Sloan played 11 seasons in the league; 10 of them with Chicago. A wing player with seemingly endless ferocity hustled his way to six All-Defensive Teams (four of them 1st) and two All-Star appearances. Jerry Sloan sits in the Top 10 for a number of career Bulls stats (stats earned as a Bull), but most tellingly… he is second in steals per game, second in total fouls, and first in defensive rating. His number is retired by the Bulls.
18 18. Reggie Theus
Reggie Theus was essentially a high-scoring shooting guard that was so adept with the ball that he played point guard for half his career. Theus was the big star in Chicago just before Michael Jordan came to town, and he was an exciting and heady player to watch.
Theus was the runner-up for Rookie of the Year in 1979 (losing out to Phil Ford). He was, however, a 2-time All-Star (both selections as a Bull) who then moved on to the Kansas City Kings after six seasons in Chicago. He was the centerpiece of the Kings as they moved from Kansas City to Sacramento, averaging nearly 19 points with 5.6 assists and 3.4 rebounds during his time there. Despite never being a 3-point shooter, he sits at 52 on the all-time scoring list. He is also 79th in steals and 44th in assists.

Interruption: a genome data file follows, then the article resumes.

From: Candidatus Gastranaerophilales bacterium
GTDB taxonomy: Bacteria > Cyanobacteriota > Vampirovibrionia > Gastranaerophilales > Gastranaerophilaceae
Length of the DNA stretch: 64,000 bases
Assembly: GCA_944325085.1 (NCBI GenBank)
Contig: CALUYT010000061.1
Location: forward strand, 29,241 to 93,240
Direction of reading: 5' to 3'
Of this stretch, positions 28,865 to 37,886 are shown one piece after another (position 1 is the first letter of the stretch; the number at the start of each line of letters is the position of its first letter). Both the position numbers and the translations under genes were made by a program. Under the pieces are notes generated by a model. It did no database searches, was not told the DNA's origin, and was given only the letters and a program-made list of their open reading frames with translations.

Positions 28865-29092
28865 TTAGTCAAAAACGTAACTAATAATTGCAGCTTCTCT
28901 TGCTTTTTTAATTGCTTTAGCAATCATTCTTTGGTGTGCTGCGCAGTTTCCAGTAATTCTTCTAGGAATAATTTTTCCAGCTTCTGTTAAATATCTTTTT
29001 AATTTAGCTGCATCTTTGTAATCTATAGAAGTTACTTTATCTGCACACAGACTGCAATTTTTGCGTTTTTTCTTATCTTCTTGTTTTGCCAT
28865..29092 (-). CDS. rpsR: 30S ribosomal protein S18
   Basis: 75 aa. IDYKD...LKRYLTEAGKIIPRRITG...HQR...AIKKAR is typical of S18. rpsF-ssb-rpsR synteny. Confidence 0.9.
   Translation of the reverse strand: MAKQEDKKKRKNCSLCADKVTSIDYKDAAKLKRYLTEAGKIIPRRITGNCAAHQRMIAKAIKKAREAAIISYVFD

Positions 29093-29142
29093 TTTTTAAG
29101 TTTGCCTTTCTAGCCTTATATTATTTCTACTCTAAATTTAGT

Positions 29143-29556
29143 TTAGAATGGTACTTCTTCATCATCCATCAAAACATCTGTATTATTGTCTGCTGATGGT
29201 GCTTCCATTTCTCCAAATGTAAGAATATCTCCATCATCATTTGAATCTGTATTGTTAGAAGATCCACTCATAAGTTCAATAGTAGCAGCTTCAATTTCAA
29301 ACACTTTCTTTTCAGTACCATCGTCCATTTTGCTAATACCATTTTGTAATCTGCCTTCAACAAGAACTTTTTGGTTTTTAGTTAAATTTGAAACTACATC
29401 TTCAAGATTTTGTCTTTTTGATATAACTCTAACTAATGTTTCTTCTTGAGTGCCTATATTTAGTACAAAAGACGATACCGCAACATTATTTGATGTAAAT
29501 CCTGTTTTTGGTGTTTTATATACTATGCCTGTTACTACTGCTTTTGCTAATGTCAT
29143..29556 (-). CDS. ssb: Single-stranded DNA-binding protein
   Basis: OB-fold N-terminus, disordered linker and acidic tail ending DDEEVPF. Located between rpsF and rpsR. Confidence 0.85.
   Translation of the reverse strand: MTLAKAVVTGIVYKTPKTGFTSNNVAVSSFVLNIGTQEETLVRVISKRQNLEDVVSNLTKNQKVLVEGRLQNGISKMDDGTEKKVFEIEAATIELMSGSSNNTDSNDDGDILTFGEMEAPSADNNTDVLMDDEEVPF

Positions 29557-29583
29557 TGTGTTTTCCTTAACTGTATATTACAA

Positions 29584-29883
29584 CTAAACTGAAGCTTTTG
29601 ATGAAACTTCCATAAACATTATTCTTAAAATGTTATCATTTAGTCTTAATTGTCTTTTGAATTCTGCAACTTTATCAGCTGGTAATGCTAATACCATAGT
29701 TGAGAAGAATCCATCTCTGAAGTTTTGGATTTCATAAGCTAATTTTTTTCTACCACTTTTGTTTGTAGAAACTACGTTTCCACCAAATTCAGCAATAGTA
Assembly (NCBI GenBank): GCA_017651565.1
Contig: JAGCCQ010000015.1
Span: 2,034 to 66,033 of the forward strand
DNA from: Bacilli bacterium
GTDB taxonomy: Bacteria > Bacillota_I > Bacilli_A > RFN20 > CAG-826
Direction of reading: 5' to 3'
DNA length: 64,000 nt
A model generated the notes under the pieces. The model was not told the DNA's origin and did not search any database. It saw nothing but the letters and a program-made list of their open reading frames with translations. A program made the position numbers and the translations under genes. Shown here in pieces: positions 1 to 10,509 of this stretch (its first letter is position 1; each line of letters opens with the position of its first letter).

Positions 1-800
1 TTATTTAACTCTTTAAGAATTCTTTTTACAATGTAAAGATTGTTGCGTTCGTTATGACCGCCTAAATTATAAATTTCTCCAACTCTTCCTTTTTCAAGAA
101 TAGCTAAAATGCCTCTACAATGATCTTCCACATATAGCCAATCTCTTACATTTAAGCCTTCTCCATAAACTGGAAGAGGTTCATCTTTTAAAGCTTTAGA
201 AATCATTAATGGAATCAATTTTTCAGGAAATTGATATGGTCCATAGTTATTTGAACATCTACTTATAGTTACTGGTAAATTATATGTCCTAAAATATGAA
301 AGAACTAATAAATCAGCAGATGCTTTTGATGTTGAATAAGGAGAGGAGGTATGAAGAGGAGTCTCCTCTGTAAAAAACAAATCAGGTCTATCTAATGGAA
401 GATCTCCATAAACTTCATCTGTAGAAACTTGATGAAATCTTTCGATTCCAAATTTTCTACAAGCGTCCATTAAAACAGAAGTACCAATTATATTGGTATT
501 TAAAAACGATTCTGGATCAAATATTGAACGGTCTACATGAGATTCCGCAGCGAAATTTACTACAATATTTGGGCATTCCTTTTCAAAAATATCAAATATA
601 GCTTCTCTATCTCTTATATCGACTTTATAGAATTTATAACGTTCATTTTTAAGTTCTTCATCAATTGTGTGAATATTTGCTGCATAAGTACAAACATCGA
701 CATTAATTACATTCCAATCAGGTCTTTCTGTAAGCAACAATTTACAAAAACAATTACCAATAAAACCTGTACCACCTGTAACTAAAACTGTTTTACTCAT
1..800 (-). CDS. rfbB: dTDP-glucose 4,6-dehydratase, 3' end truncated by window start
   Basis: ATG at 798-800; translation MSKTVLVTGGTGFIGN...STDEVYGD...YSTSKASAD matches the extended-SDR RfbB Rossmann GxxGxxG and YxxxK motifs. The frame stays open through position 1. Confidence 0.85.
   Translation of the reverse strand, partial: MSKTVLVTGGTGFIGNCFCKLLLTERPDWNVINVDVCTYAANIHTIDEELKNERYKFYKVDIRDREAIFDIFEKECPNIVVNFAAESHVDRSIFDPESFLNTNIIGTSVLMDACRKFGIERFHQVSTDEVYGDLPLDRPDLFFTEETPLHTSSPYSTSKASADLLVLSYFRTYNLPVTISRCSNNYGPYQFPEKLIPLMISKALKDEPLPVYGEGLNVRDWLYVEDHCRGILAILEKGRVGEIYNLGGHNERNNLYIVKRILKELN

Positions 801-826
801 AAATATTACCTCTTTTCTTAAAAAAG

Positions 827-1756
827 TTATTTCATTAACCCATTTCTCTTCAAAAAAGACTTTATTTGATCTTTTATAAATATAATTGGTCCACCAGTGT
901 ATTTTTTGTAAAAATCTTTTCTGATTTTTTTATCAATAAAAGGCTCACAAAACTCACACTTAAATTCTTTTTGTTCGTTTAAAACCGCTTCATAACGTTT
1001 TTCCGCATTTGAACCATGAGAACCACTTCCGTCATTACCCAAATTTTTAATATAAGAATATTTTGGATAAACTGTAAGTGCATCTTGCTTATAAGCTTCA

17 17. Metta World Peace
Metta began his career as a Bull (when he was known as Ron Artest), having been drafted 16th in 1999. A promising player and physical, defensive hound, he was included in a high profile trade to Indiana (along with Brad Miller, who almost made this list himself) for Jalen Rose (among others). It was in Indiana where World Peace began to make a (different) name for himself and gain both some fame and infamy.